Tuesday, February 28, 2006

SportsTime Ohio

This SportsTime Ohio controversy has taken on legs of its own recently, mainly because of cable companies complaining about the “outlandish” fees the Indians are asking to obtain Indians’ games, and because of negative coverage in the media.
Most of the onus for the negative feelings can be traced to the work of (surprise, surprise) Roger Brown, who must fancy himself as the Bob Woodward of modern-day Cleveland, sniffing out controversies and rumors, based purely on hearsay.
Brown has decided to turn this STO-Cable deal into his own Watergate. The main difference (and it’s a pretty big difference, among many, MANY others) is that while Woodward covered something that actually mattered, Brown covers the Cleveland sports media; which, ultimately, is rather sad.
Brown has portrayed the Indians as the big bullies in this dispute, mocking their rejection of the FSN deal and acting as the mouthpiece for the different cable providers, namely Cox Cable. I suppose it’s business as usual for Brown, who could be the least objective “writer” I’ve ever seen in a large-circulation paper. And while the PD must think that because his columns “get the town talking”, all he does is diminish the credibility and readability of the sports page on a weekly basis.

By the way, Brown recently moved from his $750 apartment in Lakewood, where heat and water were included in his rent.
Word on the street also persists that he prefers cats to dogs.
OK, in the spirit of Brown’s Town, I made that last stuff up.

But here’s my main thought process on this STO contract:
Whenever it comes to a dispute with a cable company - put me down for being in the corner of the adversary of the cable company. Whether you currently use the Dish, DirecTV, cable, or whatever, most people feel that the cable company generally does not make decisions with the interests of their subscribers in mind. They are more concerned with THEIR bottom line than what their subscribers think.
To wit, here are just a few things that I’ve always been confused by:

  • Why do I have to choose a package of channels, 50 of which I’ll never watch?
  • Why can’t I pick the 15 to 20 channels I watch, and pay only for them?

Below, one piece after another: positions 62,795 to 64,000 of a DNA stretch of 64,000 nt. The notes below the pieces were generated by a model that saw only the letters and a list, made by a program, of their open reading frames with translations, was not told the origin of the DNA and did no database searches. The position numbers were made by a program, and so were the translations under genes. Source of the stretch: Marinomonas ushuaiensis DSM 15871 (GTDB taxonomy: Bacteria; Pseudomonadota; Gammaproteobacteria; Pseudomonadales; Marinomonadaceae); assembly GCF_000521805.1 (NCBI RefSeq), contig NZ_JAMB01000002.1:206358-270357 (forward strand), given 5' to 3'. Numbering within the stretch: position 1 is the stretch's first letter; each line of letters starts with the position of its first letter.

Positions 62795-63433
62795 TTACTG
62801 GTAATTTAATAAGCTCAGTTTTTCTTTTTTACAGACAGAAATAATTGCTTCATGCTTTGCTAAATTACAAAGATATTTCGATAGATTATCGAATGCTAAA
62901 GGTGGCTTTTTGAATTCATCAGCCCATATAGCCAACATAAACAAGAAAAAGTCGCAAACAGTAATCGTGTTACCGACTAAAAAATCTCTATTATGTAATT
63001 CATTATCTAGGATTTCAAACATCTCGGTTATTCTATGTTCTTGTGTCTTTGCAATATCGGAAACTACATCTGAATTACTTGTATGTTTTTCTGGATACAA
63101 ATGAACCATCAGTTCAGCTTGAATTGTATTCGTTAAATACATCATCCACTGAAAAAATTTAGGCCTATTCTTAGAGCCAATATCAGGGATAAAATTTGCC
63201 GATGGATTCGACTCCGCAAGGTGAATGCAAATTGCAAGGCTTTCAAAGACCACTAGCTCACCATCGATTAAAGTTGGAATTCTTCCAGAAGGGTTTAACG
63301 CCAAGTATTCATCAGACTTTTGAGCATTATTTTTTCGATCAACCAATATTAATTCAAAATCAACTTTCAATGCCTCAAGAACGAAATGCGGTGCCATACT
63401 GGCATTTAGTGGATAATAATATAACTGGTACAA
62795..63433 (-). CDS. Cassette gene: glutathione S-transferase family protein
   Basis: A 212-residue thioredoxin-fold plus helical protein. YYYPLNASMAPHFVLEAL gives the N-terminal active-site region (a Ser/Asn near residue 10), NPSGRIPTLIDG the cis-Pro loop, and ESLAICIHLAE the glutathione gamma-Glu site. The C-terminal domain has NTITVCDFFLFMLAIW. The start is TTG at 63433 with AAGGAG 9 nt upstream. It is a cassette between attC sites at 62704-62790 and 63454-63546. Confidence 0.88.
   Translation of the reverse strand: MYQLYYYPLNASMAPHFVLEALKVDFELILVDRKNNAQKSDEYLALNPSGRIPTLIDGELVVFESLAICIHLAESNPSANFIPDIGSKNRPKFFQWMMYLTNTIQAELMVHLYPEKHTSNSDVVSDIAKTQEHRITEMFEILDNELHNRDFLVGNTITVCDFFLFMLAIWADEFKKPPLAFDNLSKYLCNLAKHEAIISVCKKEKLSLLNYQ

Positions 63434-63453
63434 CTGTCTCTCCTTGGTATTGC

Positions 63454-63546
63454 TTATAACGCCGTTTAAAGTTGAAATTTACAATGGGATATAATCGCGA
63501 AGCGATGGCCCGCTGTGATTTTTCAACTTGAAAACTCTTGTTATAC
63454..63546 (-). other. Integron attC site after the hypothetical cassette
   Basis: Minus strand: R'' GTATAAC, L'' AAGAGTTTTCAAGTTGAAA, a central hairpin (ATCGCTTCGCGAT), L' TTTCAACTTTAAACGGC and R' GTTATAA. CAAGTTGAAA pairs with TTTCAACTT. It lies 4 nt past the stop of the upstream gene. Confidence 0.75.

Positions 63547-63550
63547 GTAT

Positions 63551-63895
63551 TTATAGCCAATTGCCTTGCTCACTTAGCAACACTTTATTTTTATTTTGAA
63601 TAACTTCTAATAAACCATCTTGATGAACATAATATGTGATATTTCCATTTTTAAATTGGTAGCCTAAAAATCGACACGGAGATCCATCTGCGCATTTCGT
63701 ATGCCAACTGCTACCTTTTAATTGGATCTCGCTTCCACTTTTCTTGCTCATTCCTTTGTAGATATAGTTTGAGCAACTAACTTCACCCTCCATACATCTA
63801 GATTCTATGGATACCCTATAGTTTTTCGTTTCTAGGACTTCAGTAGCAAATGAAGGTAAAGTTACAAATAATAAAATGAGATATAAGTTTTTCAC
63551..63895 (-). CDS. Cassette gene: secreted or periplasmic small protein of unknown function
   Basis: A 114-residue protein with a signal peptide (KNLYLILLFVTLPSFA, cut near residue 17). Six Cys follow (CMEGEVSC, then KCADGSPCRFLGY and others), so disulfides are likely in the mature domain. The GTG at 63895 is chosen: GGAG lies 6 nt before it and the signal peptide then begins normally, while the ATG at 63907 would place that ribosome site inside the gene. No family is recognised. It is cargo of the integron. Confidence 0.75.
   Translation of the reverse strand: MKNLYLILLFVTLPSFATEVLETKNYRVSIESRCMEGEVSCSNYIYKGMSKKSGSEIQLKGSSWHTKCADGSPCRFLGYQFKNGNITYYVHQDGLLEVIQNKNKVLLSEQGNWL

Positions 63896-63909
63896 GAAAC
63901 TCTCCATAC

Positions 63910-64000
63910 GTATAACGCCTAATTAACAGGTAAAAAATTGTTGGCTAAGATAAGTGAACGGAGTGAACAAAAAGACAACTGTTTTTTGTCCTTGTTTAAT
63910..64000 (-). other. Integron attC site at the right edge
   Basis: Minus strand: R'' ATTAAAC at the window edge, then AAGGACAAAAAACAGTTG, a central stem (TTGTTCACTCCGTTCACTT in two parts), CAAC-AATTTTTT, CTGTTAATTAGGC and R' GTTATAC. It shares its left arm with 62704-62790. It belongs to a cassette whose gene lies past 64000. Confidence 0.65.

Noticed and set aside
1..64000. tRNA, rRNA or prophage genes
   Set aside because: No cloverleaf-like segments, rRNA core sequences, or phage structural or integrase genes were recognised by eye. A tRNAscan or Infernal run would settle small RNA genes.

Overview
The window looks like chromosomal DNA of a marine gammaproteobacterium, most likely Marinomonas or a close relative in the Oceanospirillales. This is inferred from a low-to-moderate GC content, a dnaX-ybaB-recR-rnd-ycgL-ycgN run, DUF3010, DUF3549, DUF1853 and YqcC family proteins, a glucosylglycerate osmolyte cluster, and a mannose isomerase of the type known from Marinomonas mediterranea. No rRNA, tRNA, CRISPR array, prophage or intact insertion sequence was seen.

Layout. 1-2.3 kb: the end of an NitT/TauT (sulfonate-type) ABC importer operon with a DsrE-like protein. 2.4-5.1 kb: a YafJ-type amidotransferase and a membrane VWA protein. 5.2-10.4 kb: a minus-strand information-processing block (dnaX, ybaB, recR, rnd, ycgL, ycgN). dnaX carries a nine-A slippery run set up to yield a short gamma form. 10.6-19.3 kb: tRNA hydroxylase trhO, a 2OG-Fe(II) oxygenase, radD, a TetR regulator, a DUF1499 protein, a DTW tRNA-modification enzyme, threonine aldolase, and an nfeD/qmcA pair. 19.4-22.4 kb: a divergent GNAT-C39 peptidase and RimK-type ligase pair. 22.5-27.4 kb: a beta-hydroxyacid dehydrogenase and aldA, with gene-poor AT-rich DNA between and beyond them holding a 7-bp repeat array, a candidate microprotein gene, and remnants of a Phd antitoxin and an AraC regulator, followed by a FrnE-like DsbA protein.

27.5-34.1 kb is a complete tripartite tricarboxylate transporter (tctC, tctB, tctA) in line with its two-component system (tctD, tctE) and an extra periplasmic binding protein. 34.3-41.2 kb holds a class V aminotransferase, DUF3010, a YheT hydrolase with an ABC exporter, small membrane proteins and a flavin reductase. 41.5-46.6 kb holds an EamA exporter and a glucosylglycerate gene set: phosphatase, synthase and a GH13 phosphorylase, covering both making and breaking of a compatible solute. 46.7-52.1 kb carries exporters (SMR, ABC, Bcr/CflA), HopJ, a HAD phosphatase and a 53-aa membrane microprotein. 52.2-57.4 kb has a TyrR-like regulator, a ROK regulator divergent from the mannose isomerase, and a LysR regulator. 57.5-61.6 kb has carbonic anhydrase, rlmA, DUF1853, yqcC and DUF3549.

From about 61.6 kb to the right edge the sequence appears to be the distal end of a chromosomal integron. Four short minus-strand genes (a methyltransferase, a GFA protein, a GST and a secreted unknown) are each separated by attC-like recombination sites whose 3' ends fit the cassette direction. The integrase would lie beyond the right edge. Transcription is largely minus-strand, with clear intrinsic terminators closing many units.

• Who decides these packages? I get TLC, the Speed Channel, and HGTV, but no ESPN Classic

I believe that there’s actually legislation in Congress to regulate the practices of the cable companies and the way in which they handle their “packages”. However, the Indians are the ones being completely irrational and obtuse, right?

If history is any indicator, the cable companies are the 800 lb. Gorillas in the dispute, no matter how they try to position themselves as fighting for the end consumer. That’s why these “negotiations” with STO make me leery of all of the reports. The cable companies know how to play this game and position themselves to the masses as the victim, when in reality; they go swimming in pools of money, a la Scrooge McDuck.

Of course, once the Adelphia-Time Warner merger goes through, about 70% of Northeast Ohio will have access to the games, leaving those not on board to explain to their customers why they didn’t want to charge them the extra $1.50 a month, but feel that Oxygen, Court TV, Style, and QVC are all must-haves. If those are the channels that you watch - fine. But I don’t complain that they are part of my cable bill. Don’t complain that something that I watch is on yours.

This, of course, is not the first instance of a situation like this arising from different parties. If you’ll remember when George Steinbrenner introduced his YES network (really, the model for all of these new team-owned networks), Charles Dolan, who owned Cablevision, didn’t want to include YES on his cable system. That situation did turn ugly (the 2 men never liked each other to begin with) for a while, but eventually cooler heads prevailed.
That being a completely different set of circumstances, I certainly don’t think it will get to that point and, as the Indians have said all along, “If you saw Tribe games last year, you’ll see them this year.”

However this all plays out, I imagine that the Indians wouldn’t risk a large portion of their already distrustful fan base missing games over all of this. Regardless of the costs they feel they can charge based on ratings that they typically bring in (which I believe are pretty high; and really, how often do you watched programming on FSN not related to the Indians or Cavaliers? Unless you’re a BIG Summer Sanders fan, I’m betting not to often), this should be resolved in the next month in time for Opening Day.

With all of that said, I’m very excited about the advent of a channel devoted to sports in Northeast Ohio and the possibilities, which seem limitless.

I think, though, there is always room for improvement in content and programming. One issue that I have with the advent of STO is the announcement that the current teams of broadcasters will continue to work the games in their 2005 format. Maybe it’s because I still resent John Sanders for essentially taking the place of Jack Corrigan, but I think that the broadcast teams should look like this: